[Ladies Almanack] thus raises the problem of definition or classification, yet it presents the problem of classification as itself only one possibility (other's don't care about it), thus demonstrating that it is a constructed problem, a problem of received definitions and not necessary to women even if constitutive of lesbian experience. (179)

In other words, Barnes's text raises the question of whether or not a stable definition of lesbian experience can exist, and through her ever-moving shifts between text and artwork performs the impossibility of such a definition.

For Michel, it is this cyclical deconstructive process that Ladies Almanack performs at every turn that she believes ultimately makes it a radically subversive text. This notion of the subversive potential of performance echoes the theoretical work of Judith Butler in her groundbreaking text, Gender Trouble, in which Butler provides her readers with provocative new ways of understanding gender. For example, she reveals the instability of the concept of gender: "Gender ought not to be construed as a stable identity or locus of agency from which various acts follow; rather, gender is an identity tenuously constituted in time, instituted in an exterior space through a stylized repetition of acts" (140). This repetition of acts, like Barnes's repetition of shifts between different art forms, becomes performative: "Just as bodily surfaces are enacted as the natural, so these surfaces can become the site of a dissonant and denaturalized performance that reveals the performative status of the natural itself" (Butler 146). As Butler suggests, Barnes's personality was also a site for performance. She challenged daily her colleagues expectations for what a lesbian could be or look like or listen to. Barnes was always a performer, even getting herself involved in experimental theater. Because she performed her identity so regularly, she made it nearly impossible to distinguish between authentic and inauthentic performances, as photographs, correspondences, and interviews demonstrate.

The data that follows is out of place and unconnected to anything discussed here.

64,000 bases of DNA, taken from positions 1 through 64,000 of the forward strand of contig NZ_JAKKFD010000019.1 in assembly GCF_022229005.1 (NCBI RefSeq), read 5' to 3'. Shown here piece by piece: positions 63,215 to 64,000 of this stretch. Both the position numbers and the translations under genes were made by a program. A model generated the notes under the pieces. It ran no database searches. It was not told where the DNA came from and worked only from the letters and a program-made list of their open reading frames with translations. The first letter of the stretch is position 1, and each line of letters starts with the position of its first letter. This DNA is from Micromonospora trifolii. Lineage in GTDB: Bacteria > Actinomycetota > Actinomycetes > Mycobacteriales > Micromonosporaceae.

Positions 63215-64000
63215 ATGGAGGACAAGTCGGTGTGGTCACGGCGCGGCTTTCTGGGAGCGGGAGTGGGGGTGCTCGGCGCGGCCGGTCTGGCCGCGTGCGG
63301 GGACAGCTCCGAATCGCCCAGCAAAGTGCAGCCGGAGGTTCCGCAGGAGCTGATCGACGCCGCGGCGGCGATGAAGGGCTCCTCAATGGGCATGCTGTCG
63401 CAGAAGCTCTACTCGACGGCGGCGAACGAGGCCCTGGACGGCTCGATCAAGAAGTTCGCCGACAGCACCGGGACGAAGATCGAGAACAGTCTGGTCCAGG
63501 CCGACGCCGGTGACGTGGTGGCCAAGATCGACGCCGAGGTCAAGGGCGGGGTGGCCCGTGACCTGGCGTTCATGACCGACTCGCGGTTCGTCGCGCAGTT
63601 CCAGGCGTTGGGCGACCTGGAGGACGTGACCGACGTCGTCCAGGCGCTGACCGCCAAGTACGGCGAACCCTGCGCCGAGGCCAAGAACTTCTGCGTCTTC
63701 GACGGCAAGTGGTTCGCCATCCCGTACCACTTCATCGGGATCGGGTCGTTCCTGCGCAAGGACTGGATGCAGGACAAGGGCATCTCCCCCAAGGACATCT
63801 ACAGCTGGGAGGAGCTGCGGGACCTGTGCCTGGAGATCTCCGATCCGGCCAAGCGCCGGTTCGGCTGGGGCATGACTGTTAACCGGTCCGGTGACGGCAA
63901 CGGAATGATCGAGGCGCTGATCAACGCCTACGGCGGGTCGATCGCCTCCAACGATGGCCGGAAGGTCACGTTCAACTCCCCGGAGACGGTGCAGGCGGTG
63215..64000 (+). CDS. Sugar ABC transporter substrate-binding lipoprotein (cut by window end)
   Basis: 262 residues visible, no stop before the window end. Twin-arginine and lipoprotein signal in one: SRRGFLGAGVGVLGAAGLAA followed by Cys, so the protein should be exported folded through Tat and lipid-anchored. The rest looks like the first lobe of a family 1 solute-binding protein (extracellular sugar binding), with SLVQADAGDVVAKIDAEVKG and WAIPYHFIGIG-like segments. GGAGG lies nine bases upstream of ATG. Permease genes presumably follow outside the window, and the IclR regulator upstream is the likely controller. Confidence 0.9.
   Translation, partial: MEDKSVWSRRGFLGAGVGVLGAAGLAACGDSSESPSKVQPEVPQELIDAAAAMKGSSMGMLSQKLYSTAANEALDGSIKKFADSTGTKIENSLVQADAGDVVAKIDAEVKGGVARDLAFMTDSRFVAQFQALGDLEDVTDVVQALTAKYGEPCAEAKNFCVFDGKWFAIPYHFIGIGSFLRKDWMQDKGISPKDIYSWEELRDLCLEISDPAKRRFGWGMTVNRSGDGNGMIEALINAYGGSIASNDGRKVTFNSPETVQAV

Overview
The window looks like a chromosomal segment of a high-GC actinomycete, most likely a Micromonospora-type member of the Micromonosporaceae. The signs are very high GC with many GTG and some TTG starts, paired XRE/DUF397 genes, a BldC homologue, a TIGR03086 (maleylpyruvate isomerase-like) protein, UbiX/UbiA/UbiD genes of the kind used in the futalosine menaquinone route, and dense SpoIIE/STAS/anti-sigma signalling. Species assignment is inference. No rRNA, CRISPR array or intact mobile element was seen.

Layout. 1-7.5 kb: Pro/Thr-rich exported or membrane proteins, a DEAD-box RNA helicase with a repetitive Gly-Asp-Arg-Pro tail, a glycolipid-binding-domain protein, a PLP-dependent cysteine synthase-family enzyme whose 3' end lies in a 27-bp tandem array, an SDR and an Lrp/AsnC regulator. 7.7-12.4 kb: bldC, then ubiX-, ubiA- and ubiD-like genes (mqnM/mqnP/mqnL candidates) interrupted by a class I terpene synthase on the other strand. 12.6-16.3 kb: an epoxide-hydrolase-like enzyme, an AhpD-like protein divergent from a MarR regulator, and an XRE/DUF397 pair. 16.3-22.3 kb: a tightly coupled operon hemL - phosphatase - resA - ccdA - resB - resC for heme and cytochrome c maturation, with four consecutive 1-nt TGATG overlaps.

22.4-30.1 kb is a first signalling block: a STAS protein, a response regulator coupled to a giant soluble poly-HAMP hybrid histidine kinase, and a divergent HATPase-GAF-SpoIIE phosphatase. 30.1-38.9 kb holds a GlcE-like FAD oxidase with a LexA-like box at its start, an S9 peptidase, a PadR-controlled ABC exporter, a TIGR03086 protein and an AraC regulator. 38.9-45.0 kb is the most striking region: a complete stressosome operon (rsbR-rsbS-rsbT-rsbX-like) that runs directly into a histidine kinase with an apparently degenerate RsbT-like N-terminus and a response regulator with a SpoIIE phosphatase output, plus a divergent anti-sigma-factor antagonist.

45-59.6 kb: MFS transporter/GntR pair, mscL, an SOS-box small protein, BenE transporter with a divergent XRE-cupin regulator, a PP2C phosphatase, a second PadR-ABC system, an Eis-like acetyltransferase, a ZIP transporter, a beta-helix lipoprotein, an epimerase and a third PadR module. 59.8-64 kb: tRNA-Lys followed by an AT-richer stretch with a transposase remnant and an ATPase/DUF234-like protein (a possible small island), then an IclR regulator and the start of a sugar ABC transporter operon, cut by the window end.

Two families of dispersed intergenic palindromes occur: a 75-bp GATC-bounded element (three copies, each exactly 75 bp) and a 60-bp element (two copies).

One of Barnes's more obvious performances occurs in an interview of her, conducted by Guido Bruno, the publisher of The Book of Repulsive Women. When asking Barnes why her work appears so morbid, she replies

"Morbid? . . . You make me laugh. This life I write and draw and portray is life as it is, and therefore you call it morbid. Look at my life. Look at the life around me. Where is this beauty that I am supposed to miss? The nice episodes that others depict? Is not everything morbid? I mean the life of people stripped of their masks. Where are the relieving features?" (Barnes, Interviews 386)

Barnes suggests here that the struggle, decay, and disillusionment that she portrays in much of her work comes from her own life experience-from life "as it is." Because she has openly lived such a radical life as an out lesbian, as an experimental writer and artist-in other words, as a person "stripped of [her] masks," so to speak-she comments openly on the difficulty and dissatisfaction that can result when one inhabits such marginalized spaces. Stunned by what he considers to be her cynicism, Bruno rationalizes this response as a result of her "pessimistic moods," ignoring the complex sentiment behind her suggestion. She has, indeed, had much joy in her life, he demands, to which she zealously responds,